Shetland Islands

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Shetland Islands

(shĕt`lənd), island group and council area (1993 est. pop. 22,830), 551 sq mi (1,427 sq km), extreme N Scotland, NE of the Orkney IslandsOrkney Islands,
archipelago and council area (1991 pop. 19,650), 376 sq mi (974 sq km), N Scotland, consisting of about 70 islands in the Atlantic Ocean and the North Sea, N of Scottish mainland across the Pentland Firth. About 20 islands are inhabited.
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. Formerly the county of Shetland or

Zetland

(zĕt`–), the archipelago is 70 mi (110 km) long and consists of some 100 islands, of which fewer than one fourth are inhabited. MainlandMainland.
1 Island (1991 pop. 14,150), 178 sq mi (461 sq km), N Scotland. The largest of the Orkney Islands, it is also called Pomona. Kirkwall, the seat of the Orkney Islands council area, is on the island. Kirkwall Bay and Scapa Flow deeply indent its shores.
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, Yell, Unst, Fetlar, Whalsey, and Bressay are the largest islands. LerwickLerwick
, island town (1991 est. pop. 7,336), Shetland Islands, extreme N Scotland. Lerwick is the northernmost town in Great Britain. Located on the southeastern coast of Mainland island, it has fishing and hosiery industries.
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, on Mainland, is the principal town of the Shetland Islands.

The surface of the islands is generally low and rocky, with few trees and spare soil. In places cliffs rise above 1,000 ft (305 m). The climate is humid and, despite the northern latitude, rather mild. Oats and barley are the chief crops; fishing and cattle and sheep raising are very important. The region is famous for its knitted woolen goods and for the small, sturdy Shetland poniesShetland pony,
smallest breed of horse, originating in the Shetland Islands some 200 mi (322 km) N of Scotland. The Shetland resembles a miniature draft horse and has long been used for working purposes.
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 originally bred there. With the discovery of North Sea oil in the early 1970s, a major oil terminal was built at Sullom Voe in the north of Mainland. Tourism is also significant.

The Shetlands are known for their ancient relics. Pictish forts are scattered throughout the islands, and a village from the Bronze Age has been unearthed at Jarlshof on Mainland. By the late 9th cent. the islands were occupied by the NorsemenNorsemen,
name given to the Scandinavian Vikings who raided and settled on the coasts of the European continent in the 9th and 10th cent. They are also referred to as Northmen or Normans.
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; traces of their speech and customs survive. The Shetlands were not annexed to Scotland until 1472, when the islands were taken over as an unredeemed pledge of King Christian I of Norway and Denmark for the dowry of his daughter, Margaret, who married James III of Scotland.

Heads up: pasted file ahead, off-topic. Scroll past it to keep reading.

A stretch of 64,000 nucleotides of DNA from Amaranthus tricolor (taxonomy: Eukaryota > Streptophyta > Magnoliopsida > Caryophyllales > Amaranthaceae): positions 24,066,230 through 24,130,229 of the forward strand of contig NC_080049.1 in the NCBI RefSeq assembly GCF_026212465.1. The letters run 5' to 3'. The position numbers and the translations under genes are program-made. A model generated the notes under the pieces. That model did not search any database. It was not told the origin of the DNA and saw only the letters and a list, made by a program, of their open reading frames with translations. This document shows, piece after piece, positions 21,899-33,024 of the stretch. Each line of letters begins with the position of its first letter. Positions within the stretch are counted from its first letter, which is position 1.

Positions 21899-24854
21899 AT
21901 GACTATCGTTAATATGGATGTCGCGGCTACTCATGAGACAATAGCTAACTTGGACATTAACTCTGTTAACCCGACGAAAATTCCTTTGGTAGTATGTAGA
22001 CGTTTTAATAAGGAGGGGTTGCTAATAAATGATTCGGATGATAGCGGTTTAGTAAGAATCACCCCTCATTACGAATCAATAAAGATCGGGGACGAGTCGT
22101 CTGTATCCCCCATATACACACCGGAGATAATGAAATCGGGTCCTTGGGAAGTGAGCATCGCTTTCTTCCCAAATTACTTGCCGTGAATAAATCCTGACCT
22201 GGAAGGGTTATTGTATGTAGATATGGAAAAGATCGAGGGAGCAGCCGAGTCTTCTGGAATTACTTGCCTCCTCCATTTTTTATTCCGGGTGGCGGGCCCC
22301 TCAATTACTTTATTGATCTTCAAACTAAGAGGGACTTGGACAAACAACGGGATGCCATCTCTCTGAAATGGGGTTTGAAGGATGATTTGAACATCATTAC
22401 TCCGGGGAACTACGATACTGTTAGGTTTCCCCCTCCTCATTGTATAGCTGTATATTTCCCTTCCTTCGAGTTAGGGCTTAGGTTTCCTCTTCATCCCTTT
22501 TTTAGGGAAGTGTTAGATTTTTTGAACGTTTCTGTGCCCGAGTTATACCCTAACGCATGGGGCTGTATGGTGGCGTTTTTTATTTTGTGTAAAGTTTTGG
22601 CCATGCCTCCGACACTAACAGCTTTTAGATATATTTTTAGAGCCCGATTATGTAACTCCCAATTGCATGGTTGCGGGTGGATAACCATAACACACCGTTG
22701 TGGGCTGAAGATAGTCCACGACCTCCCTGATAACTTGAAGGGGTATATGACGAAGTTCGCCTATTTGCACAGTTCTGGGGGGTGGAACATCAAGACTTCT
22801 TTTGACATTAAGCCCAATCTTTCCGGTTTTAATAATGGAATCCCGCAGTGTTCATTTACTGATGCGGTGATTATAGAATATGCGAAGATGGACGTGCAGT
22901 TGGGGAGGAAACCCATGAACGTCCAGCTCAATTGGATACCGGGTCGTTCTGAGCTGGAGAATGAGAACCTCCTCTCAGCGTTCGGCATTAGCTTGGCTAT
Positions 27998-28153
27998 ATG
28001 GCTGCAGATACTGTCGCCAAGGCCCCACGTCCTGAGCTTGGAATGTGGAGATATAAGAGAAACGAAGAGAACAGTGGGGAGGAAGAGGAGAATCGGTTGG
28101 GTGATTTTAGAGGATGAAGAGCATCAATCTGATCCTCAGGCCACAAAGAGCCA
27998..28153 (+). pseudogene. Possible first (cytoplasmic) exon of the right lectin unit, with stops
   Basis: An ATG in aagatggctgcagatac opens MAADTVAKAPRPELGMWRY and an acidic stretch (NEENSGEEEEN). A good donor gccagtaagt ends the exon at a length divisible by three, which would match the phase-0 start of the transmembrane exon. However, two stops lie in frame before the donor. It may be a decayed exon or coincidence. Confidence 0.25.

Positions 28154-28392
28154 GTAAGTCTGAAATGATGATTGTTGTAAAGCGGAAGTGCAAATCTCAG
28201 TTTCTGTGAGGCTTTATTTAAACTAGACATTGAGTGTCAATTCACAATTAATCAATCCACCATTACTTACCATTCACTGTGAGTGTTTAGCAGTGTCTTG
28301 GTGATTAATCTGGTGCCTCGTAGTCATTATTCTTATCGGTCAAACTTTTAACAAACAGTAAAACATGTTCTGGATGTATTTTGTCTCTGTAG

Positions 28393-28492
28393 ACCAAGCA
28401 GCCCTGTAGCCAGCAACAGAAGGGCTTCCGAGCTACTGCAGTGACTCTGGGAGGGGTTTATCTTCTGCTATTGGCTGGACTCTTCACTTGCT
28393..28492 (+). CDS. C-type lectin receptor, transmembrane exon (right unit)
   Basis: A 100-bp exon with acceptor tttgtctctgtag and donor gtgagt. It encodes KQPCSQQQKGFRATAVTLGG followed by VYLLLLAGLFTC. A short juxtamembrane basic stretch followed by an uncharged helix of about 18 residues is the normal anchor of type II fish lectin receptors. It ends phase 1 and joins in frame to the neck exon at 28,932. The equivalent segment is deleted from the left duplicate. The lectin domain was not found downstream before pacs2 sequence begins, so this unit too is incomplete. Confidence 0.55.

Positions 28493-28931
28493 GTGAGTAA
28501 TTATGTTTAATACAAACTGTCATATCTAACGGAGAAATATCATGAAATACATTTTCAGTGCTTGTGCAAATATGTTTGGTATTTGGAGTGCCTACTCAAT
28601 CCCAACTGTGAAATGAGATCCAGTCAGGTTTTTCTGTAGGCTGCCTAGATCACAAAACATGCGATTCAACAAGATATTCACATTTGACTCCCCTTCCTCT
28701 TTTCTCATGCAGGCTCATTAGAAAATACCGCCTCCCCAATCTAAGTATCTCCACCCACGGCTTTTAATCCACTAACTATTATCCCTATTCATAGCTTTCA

Shetland Islands

 

an archipelago of more than 100 islands in the northeastern part of the Atlantic Ocean. Area, 1,400 sq km. Population, 18,400 (1974). The Shetland Islands belong to Great Britain. The largest islands are Mainland, Yell, Unst, and Fetlar. The rolling plains and plateaus of the islands, which rise to 450 m, are composed primarily of schists and quartzites, with well-preserved traces of glaciation, such as boulder fields and sheepback rocks. Meadows and peat bogs abound. Bird colonies occur on the islands. The inhabitants engage in fishing and stock raising; various grasses are also grown. There is offshore drilling for petroleum. The principal town is Lerwick.

References in periodicals archive ?
Shetlander Brydon Thomason provides many tourists with their best chance of seeing the islands' natural gems.
With a population of only 23,500 and probably far more remaining oil and gas in their waters than Scotland has, Shetlanders could become some of the wealthiest people, per capita, on earth.
In foredooming the Shetland Language Variety (SLV) through the application of descriptors such as language shift, the existence and consequentiality of Shetlanders ' nascent socio-ideological language consciousness is entirely erased (sc.
Chapter three, however, does focus on Shetland, with nationalism and the role of language in the emergence of separate self-understanding among Shetlanders being its main point of discussion.
Hardly surprising that Shetlanders have a unique dialect and culture, while many place names have Viking origins.
IT'LL take more than a mapmaker laughing at their place names to bring Shetlanders and Orcadians down - they're officially the happiest people in the British Isles.
In any event, the Northern Isles system could be seen as an extension of the common habit among some speakers of English to give (normally female) sex to inanimate objects like cars or boats (although this analysis does not explain why Orkney speakers prefer using she, while Shetlanders prefer he).
Oil and fish-rich Shetlanders might choose this moment to secede from their Scottish brethren - whom they could claim to be significantly subsidising - and become a Kuwait of the North Sea.
She is one of a large community of Shetlanders living in Sligo.
and the northern smiles IT'LL take more than a mapmaker laughing at their place names to bring Shetlanders and Orcadians down - they're officially the happiest people in the British Isles.
Before turning to a description of the variety as featured in this paper it should be pointed out that Shetlanders today are generally perfectly conversant with a standard variety of English, in speech as well as writing.
It costs more for an Aberdonian to fly to London than to New York, for example, and Shetlanders can fly to Brazil for what it costs to fly to Glasgow.